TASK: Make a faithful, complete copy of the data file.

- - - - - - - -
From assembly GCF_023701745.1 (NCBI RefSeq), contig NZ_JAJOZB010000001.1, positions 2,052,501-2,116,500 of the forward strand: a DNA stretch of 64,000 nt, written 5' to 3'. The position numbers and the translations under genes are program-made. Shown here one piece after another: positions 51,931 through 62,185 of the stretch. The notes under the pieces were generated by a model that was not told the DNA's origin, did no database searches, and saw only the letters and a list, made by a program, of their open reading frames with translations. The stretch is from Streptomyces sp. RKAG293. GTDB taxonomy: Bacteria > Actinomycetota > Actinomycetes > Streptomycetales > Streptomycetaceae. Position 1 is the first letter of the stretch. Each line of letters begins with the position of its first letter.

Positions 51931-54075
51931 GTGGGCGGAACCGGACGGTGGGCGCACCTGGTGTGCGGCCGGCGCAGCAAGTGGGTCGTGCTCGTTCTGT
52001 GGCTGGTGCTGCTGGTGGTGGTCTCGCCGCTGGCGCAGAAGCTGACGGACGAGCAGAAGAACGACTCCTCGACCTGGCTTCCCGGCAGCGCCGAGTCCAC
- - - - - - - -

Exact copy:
From assembly GCF_023701745.1 (NCBI RefSeq), contig NZ_JAJOZB010000001.1, positions 2,052,501-2,116,500 of the forward strand: a DNA stretch of 64,000 nt, written 5' to 3'. The position numbers and the translations under genes are program-made. Shown here one piece after another: positions 51,931 through 62,185 of the stretch. The notes under the pieces were generated by a model that was not told the DNA's origin, did no database searches, and saw only the letters and a list, made by a program, of their open reading frames with translations. The stretch is from Streptomyces sp. RKAG293. GTDB taxonomy: Bacteria > Actinomycetota > Actinomycetes > Streptomycetales > Streptomycetaceae. Position 1 is the first letter of the stretch. Each line of letters begins with the position of its first letter.

Positions 51931-54075
51931 GTGGGCGGAACCGGACGGTGGGCGCACCTGGTGTGCGGCCGGCGCAGCAAGTGGGTCGTGCTCGTTCTGT
52001 GGCTGGTGCTGCTGGTGGTGGTCTCGCCGCTGGCGCAGAAGCTGACGGACGAGCAGAAGAACGACTCCTCGACCTGGCTTCCCGGCAGCGCCGAGTCCAC